|Secretary of State Madeleine K. Albright
Remarks at the United Nations
January 8, 2001, New York, New York
As released by the Office of the Spokesman
U.S. Department of State
SECRETARY ALBRIGHT: (In progress) -- and just really reemphasizes in my mind how great it is that he did become Secretary General. He is a man who is on top of all the subjects and is bold and imaginative. And we kind of went through the list of things that we worked on together.
QUESTION: You were instrumental in getting him in there.
SECRETARY ALBRIGHT: Something to do with it, yes.
QUESTION: When you were here, it was Iraq and it's still Iraq. Iraq is making offers of talking to the United Nations, getting some sort of dialogue. Is this a road the US would prepare if Baghdad is to be believed?
SECRETARY ALBRIGHT: I think that we have made clear the importance of the sanctions regime and holding it together. In my conversations with my successor, Mr. Powell has also made clear that he also believes in the sanctions regime, and I think there should not be a lot of joy in Baghdad over a change in administration.
QUESTION: Madame Secretary, NATO troops have been dying of diseases that have been related, many feel, to the use of depleted uranium in shells. Do you feel that these shells, these kinds of weaponries, should be outlawed altogether?
SECRETARY ALBRIGHT: First of all, there is absolutely no proof that there is a connection. We have forces there also, so we have been concerned about it. I think that the scientific-based aspect of this shows that there is no connection. Obviously, NATO is taking a look at it, though, in order to be very careful. This is kind of standard munition that is used.
QUESTION: Madame Secretary, as Richard said, it was Iraq, but it was former Yugoslavia. Now you are leaving, and would you say -- would you confirm actually that you would be favorable that Mr. Milosevic could be tried in Yugoslavia, not only in The Hague Tribunal?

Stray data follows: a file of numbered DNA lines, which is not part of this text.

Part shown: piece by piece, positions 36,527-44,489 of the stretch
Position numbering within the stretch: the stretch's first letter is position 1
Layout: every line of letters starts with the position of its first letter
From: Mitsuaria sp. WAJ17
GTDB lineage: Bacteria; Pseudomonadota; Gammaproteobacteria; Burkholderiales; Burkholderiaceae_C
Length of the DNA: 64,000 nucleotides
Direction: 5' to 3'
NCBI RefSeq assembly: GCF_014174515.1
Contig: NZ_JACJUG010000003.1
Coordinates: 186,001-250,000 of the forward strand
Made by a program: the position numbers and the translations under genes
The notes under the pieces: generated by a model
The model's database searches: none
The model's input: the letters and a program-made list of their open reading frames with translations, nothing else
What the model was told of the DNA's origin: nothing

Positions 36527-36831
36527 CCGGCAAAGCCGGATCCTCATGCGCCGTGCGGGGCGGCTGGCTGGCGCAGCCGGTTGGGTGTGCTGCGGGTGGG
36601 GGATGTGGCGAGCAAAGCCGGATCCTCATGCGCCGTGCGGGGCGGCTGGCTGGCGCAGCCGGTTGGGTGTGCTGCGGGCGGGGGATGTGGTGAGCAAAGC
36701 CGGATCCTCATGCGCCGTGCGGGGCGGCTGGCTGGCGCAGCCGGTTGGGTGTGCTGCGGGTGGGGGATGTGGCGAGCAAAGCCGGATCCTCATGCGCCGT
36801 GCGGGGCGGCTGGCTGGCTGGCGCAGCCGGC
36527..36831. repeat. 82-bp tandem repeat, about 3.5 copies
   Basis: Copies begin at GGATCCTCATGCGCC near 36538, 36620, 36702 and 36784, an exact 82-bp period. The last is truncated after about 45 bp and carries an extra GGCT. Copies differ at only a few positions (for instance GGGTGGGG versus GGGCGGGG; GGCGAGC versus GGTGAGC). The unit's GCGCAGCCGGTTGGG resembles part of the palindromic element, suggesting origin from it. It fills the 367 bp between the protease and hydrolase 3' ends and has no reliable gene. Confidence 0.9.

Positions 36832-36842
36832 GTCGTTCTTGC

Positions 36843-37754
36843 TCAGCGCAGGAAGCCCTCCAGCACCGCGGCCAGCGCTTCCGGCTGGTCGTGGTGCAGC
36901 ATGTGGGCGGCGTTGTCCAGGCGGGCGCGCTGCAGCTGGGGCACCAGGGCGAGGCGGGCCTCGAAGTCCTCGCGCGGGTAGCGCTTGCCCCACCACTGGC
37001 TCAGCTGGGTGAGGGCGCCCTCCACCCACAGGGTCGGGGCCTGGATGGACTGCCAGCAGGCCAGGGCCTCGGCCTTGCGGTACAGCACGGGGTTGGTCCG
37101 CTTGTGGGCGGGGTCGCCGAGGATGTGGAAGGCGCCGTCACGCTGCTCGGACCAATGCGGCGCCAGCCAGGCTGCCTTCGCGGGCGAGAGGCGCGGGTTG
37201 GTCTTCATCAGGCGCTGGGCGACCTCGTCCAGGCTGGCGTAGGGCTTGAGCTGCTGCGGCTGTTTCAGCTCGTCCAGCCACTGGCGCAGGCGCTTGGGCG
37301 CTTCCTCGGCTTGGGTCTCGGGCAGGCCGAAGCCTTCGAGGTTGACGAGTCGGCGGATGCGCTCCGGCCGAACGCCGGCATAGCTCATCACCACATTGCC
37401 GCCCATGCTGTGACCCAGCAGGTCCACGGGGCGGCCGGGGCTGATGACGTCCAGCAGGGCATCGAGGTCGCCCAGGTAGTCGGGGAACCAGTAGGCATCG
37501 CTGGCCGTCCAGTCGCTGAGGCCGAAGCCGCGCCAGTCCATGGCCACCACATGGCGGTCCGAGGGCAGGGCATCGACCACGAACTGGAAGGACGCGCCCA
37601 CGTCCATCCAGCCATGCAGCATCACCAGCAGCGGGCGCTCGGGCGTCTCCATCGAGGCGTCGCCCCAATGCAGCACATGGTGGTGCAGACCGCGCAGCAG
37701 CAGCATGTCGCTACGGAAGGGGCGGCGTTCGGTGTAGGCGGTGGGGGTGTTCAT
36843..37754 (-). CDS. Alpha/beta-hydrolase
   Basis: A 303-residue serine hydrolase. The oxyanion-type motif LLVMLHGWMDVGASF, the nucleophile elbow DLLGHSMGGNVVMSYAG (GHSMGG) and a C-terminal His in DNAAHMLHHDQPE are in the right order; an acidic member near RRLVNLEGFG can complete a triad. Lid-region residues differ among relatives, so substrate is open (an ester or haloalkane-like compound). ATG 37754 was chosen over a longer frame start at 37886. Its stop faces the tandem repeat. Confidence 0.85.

SECRETARY ALBRIGHT: First of all, it is very important that justice be carried out. He committed international war crimes, and so international justice has to take place. Carla Del Ponte is the prosecutor who is handling the details of this, but we believe that the statute of limitations does not run out and that there has to be a connection that is linked to The Hague. She is one that has to work it out.
QUESTION: Would you favor -- would you agree actually -- (inaudible) -- could be tried in Yugoslavia, not only in The Hague?
SECRETARY ALBRIGHT: I think he needs to be tried -- (inaudible) --
QUESTION: On Iraq again, there was a report in a British newspaper that the British were considering pulling out of the no-fly zone in the south. Have you heard anything on that?
SECRETARY ALBRIGHT: As far as I understand, that is incorrect. In our contacts with the British Government --
QUESTION: And, secondly, would you recommend to your successor that Secretary General Kofi Annan run another term?
SECRETARY ALBRIGHT: I think that he has been a brilliant Secretary General, but that is up to the next group to talk about.
QUESTION: How would you rate the chances of a Middle East success in the limited days that you and the President have?
SECRETARY ALBRIGHT: Well, as the President stated yesterday, we are going to keep working on it as long as we are in office. Dennis Ross is going out tomorrow and he is going to do everything he can to narrow the differences.
Both sides have accepted the parameters with reservations. We're trying to work to reconcile that. The violence has to stop, and Ambassador Ross is going to do what he can to narrow the differences. And I now have to go before I catch pneumonia.
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